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I think Australia is building for a 2022 bid.

China has a terrible team and though having the stadiums, they won't provide nearly the same atmosphere of a European, Australian or American WC.

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I think Australia is building for a 2022 bid.

China has a terrible team and though having the stadiums, they won't provide nearly the same atmosphere of a European, Australian or American WC.

Definitely so. What would it be like? 10 oval stadiums with athletics tracks? With 1 rectangular stadium? :P

An Australian WC would definitely have a great atmosphere, even if we say 4 to 6 of the stadiums are oval based.

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Australia's best attribute in my opinion is that they have the stadiums, but they only have to use 8. Less is more and to concnetrate the world cup in 8 cities would be far more agreeable then a Chinese bid where the venues will be spread out and in a country that would be hard for the massive amount of football fans to get into. Going from Gangzhou to Beijing for a team would be a lot harder than going from Sydney to Adelaide. Also I think Beijing 2008 is a determint to any future bid because FIFA will know more about the problems the IOC is having with China, tickets and press just being the tip of the iceberg.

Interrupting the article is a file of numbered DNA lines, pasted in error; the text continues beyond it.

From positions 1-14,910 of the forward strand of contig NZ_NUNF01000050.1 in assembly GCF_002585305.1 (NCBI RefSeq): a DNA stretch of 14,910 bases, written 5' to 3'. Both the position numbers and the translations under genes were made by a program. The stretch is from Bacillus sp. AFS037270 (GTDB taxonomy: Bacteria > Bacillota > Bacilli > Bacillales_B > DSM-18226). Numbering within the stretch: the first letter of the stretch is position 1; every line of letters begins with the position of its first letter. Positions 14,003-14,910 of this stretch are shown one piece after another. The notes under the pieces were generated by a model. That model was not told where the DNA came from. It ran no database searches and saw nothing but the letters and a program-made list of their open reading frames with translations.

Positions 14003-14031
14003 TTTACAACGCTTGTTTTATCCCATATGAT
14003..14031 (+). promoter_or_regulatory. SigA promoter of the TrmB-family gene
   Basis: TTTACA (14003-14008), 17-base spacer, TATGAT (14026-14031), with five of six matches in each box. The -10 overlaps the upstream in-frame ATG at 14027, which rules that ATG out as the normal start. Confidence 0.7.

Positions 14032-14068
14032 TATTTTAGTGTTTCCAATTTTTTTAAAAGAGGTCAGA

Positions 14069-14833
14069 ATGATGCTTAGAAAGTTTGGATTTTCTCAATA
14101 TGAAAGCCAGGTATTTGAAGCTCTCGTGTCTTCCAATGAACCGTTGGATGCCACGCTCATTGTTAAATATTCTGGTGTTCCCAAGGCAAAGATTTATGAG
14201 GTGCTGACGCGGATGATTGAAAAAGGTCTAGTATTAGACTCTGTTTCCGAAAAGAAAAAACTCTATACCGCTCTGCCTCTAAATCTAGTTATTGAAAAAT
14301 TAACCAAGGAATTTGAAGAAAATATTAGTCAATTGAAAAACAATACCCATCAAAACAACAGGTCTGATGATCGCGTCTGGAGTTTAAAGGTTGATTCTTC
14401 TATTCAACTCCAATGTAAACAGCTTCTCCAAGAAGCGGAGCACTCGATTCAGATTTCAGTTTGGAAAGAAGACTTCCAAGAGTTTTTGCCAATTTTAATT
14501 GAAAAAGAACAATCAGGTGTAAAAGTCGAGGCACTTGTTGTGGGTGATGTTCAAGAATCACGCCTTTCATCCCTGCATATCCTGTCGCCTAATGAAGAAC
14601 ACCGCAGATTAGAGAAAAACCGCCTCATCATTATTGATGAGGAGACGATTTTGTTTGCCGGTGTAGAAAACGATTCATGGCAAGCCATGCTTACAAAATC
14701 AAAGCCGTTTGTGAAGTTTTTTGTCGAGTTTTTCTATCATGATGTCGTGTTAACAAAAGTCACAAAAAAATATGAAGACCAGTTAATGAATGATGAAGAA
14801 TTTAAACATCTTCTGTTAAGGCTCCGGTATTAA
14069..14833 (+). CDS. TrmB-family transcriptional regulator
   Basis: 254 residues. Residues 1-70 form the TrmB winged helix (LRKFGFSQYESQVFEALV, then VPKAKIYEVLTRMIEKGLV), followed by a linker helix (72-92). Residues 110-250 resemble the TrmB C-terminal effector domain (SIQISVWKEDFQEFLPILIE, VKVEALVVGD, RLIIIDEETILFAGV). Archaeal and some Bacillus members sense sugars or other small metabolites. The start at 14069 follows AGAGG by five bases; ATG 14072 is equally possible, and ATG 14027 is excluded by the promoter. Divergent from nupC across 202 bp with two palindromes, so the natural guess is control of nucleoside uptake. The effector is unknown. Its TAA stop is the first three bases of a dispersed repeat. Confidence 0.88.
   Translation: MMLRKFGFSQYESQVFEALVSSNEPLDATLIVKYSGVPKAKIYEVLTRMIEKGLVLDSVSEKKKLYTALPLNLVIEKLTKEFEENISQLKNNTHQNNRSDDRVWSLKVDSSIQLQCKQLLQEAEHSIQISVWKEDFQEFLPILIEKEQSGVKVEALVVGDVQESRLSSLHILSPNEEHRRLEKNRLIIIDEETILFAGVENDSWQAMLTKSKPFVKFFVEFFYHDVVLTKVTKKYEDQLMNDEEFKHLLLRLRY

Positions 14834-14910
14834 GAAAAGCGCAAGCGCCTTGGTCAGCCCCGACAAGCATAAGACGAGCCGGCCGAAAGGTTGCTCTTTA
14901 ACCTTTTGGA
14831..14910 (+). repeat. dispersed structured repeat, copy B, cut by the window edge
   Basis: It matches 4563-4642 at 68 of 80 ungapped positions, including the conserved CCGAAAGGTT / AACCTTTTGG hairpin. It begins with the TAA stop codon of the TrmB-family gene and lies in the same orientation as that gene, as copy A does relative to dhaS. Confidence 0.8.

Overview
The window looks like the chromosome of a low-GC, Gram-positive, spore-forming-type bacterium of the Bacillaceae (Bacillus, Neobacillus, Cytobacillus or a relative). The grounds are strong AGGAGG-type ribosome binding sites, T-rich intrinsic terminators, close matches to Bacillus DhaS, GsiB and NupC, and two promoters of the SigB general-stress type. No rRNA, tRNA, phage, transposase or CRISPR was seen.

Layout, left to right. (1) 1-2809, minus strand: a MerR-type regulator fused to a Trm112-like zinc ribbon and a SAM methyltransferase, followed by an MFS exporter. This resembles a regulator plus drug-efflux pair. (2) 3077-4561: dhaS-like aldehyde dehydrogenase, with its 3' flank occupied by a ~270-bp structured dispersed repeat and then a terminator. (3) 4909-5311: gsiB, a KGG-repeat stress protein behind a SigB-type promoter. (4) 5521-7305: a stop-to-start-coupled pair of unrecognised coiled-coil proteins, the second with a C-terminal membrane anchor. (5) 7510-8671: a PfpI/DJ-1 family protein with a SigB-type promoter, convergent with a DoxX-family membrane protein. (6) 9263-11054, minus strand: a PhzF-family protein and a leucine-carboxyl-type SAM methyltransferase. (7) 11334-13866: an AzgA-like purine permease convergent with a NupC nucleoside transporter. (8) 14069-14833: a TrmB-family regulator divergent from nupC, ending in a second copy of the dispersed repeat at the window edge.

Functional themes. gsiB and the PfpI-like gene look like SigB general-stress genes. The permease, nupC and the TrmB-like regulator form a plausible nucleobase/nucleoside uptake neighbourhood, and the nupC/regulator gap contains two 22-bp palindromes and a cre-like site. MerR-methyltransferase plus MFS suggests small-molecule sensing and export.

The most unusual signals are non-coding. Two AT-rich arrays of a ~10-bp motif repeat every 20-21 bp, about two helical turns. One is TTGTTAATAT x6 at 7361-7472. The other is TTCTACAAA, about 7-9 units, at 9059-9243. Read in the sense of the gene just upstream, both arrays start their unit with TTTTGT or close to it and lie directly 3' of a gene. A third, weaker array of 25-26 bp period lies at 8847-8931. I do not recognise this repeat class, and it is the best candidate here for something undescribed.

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Australia's best attribute in my opinion is that they have the stadiums, but they only have to use 8. Less is more and to concnetrate the world cup in 8 cities would be far more agreeable then a Chinese bid where the venues will be spread out and in a country that would be hard for the massive amount of football fans to get into. Going from Gangzhou to Beijing for a team would be a lot harder than going from Sydney to Adelaide. Also I think Beijing 2008 is a determint to any future bid because FIFA will know more about the problems the IOC is having with China, tickets and press just being the tip of the iceberg.

I think I mentioned it before, but doing the 2026 fantasy bid for Oz I came to the realisation that a bid by Oz would be able to be concentrated on the three eastern States and Canberra _ It would be very achiebale, maybe even responsible, to have the venues as: Melbourne, Geelong, Sydney, Newcastle, Gosford, Canberra, Brisbane, Gold Coast.

Politically, that would be impossible, though. The other States wouldn't stand for it.